super generic girl

the awesomely average life of a girl like all others

Fado (and other weird expat behaviour)


What’s the weirdest thing about being an expat, other than the word expat? (I know you didn’t ask but just go along with it). Well, for me it’s finding myself feeling nostalgic for things I didn’t even realise I liked.

Growing up in Lisbon, it was sort of uncool to like fado. It was old people’s stuff, you know. In fact, you kind of had to go out of your way to find it, it seemed. And so I never did. Instead, I hummed along to whatever was fashionable back then (and okay, some less-than-fashionable stuff but lets not get into that).

As I was heading out of my teens, Mariza exploded and Fado slowly started making its way back (?) into the mainstream music circuit. Or maybe it was just that I went to the Faculty of Letters and started hanging out with intellectual folk and so higher culture became more common around me (whoa, that sounded snotty, didn’t it? Don’t worry, I was still licking my bowls after ice cream back then. Okay, I still do). It was the height of my hipster-like life and liking fado was kind of cool precisely because fado was uncool. Or something. But even then, I never made it past more than a couple of fado songs in a row.

Fast forward a few years and I’m inside JB Hi-Fi in New Zealand looking for a CD of Kiwi music to take to my auntie in Portugal for her birthday. Chris was happily browsing the CDs in another aisle when my eyes fell on The Rough Guide to Fado. And I had to have it. Because I loved the songs in it? Hell, I didn’t even recognise their names! But it was something from Portugal in New Zealand and I go all silly when I see Portuguese stuff in NZ (like the time I bought a disgusting tin of tuna because it said “Portuguese tuna” or the time I paid about $5 for a Portuguese tart in Sydney and it tasted like poop. But I love you, motherland!).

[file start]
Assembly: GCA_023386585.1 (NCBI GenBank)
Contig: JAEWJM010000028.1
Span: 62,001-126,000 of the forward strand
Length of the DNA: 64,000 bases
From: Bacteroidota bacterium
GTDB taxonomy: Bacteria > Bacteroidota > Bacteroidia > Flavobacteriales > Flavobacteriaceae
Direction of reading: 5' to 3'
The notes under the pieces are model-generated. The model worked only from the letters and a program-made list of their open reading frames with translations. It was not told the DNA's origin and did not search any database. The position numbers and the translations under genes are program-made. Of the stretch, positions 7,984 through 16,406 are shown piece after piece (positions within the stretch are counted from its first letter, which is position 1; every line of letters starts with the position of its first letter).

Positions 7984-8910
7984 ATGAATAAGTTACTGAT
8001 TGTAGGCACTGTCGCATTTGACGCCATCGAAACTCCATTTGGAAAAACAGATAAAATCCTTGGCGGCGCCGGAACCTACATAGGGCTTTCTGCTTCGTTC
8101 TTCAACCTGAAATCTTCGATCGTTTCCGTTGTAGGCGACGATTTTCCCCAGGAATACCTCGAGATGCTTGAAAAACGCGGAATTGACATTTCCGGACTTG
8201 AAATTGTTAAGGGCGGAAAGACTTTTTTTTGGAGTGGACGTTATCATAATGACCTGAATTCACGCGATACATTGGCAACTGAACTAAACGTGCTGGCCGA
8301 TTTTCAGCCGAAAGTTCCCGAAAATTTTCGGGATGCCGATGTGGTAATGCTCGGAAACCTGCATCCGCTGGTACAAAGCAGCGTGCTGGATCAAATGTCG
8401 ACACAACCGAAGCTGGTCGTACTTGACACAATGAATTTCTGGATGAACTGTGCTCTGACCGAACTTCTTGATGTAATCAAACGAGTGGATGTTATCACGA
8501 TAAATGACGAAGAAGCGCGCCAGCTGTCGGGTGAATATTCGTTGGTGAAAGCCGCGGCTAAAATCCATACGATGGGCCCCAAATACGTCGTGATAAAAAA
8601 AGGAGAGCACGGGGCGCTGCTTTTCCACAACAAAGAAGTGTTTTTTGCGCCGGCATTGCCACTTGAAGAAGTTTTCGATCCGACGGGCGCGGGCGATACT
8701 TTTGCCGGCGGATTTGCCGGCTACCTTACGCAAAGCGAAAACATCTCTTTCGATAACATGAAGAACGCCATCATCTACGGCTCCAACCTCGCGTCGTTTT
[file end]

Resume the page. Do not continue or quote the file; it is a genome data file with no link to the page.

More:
Fast forward again to about a month or so ago. A friend emailed me saying he was doing some research on Fado music and asked for some pointers. I put off writing him a reply because I knew it would be a long one (I tend to babble a lot when foreigners ask about my country because, well, my country rocks) and I was feeling particularly homesick at the time so I wasn’t looking forward to mess with those feelings like that.

Today, I finally replied to his email. Yes, I babbled. And I added a lot of YouTube links. And then I hit the ‘send’ button and spent pretty much the rest of the day at work with my earphones on listening to Fado. It took me coming to New Zealand to realise how much I love it.

And see, I’m babbling again. Don’t mind me. I just wanted you to listen to these and dare you not to be touched by them, whether you understand the lyrics or not.


5 thoughts on “Fado (and other weird expat behaviour)

  1. it’s true – we even have a little galo de barcelos… 😛

  2. I guess all of our generation expats can share your feelings! I know it worked out for me!! the further I get from Portugal, the more I listen to Fado. I remember the day I realized I liked it, back in Estonia, when all of the sudden all the pain and sorrow made so much sense… oh! Back here (PT) I pretend it doesn’t touch me!! 🙂

  3. I understand what you mean 🙂 after being 4 years away from our motherland I found myself loving our city even more (we have beautiful old architecture) and craving stuff I never thought I liked all that much. I’ve done the whole “uh Portuguese food abroad, let me try it!” and one time I bought a can of chestnuts and it was the most disgusting thing I ever ate.
    Btw… and you know you are an emigrant when try to smuggle food back home with you (I’ve smuggled wine, cheeses, ham, croquetes… you name it 😉 and you make all your foreign friends listen to Diolinda lol

  4. Pingback: Summing up the October blogging challenge « super generic girl

  5. Do Portuguese snails also taste like poop?

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